The funeral service will be conducted at 11:00 A.M., Saturday, October 4, 2014 at Jehovah Missionary Baptist Church, 201 Chatham Street, Oglethorpe, Georgia. Reverend Glenn Bryant, pastor, will officiate. Interment will be held on Monday, October 6, 2014, 10:00 A.M. at the Andersonville National Cemetery Rostrum, 496 Cemetery Road, Andersonville, Georgia.
Charles Richardson “C.R.” Hankerson, of Oglethorpe, Georgia, was a man of exceptional vision who devoted his life to uplifting his community though pioneering entrepreneurial activities in business and sports and, as an educator, taught and mentored generations of Macon County student for success in life. Always devoted to service to the people, he gave unstintingly of himself during the nation’s hour of need.
Born to the late Deacon John Clem (Sr.) and Selena McDonald Hankerson on September 6, 1917, “C.R.” was the first of thirteen children. The son of a railroad man and an educator-housewife, he came from a pioneering family of educators and good providers and was raised in a Christian home with devoted parents and loving sister and brothers.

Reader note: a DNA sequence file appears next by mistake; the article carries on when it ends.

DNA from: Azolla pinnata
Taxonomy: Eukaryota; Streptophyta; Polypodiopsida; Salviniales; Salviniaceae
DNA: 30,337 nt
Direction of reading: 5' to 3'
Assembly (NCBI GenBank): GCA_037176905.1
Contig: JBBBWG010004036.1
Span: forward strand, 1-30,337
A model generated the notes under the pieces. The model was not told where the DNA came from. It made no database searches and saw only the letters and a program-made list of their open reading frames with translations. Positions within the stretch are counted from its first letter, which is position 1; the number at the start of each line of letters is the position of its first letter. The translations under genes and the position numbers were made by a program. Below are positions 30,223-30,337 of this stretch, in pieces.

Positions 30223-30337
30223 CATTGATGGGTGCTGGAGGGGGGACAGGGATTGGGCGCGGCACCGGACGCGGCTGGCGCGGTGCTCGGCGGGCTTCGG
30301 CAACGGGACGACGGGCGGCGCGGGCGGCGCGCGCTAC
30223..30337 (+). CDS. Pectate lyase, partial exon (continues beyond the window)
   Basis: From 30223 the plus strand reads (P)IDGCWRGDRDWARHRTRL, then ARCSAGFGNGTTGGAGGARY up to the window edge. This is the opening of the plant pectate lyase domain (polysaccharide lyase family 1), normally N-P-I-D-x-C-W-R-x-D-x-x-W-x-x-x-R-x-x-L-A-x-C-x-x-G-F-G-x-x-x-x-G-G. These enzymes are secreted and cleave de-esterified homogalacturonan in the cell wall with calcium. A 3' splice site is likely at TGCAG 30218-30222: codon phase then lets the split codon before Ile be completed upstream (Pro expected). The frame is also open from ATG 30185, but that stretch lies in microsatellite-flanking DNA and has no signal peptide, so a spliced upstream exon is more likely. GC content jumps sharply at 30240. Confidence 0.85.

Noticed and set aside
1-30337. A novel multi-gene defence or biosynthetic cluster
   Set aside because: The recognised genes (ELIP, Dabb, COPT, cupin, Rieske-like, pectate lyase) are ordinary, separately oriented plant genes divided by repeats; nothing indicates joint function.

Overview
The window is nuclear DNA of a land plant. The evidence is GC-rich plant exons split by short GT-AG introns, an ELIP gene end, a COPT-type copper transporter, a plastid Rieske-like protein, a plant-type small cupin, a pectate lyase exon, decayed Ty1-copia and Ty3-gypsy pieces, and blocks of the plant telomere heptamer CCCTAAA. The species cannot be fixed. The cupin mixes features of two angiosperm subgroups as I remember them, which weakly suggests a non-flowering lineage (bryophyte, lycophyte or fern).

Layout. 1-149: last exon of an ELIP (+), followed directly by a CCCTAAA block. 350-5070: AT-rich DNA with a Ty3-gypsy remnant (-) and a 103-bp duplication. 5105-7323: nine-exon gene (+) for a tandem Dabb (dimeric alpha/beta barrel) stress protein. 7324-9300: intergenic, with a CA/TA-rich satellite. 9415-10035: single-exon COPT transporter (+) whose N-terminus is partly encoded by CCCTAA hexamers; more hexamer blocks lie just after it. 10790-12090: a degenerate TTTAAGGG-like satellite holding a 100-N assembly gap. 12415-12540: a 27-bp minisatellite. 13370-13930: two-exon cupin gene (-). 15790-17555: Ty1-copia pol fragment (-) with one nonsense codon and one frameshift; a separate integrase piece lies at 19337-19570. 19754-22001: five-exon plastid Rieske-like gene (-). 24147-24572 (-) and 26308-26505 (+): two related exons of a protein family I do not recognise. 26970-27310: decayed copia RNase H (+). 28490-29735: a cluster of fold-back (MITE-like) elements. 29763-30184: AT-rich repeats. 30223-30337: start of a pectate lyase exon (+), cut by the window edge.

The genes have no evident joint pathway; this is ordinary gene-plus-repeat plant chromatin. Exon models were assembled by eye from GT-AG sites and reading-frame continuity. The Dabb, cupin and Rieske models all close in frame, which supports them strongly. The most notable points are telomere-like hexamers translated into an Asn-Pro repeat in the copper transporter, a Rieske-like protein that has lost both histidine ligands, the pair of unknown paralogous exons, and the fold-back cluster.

He gave his hand to God at an early age and became a member of the Jehovah Missionary Baptist Church under the spiritual nurturing and guidance of the late Reverend Wright. He served the church in leadership capacities on the local and regional levels which included Sunday School teacher, Superintendent of Sunday School, deacon, chairman of the Deacon Board Ministry, usher, and Secretary of the Usher’s Missionary Baptist Convention for many years. He contributed towards the purchase of one of the church’s stained-glass windows (by the front entrance) in loving memory of his parents. He loved his church and was a dedicated and active lifelong member. He was also a lifelong member of the South Georgia Missionary Baptist Association.
Affectionately called “CR,” his early education began at the Oglethorpe Rosenwald Junior High School, Oglethorpe, GA. He graduated from the Macon County Training School (MCTS), Montezuma, GA in 1938 (finishing late because he had been stricken with pneumonia). He had to walk to and from school (not unusual at the time) – a distance of two miles one way—instead of catching a ride to school but in the process, he became a “fence” around the young ladies to protect them as they walked to school every day.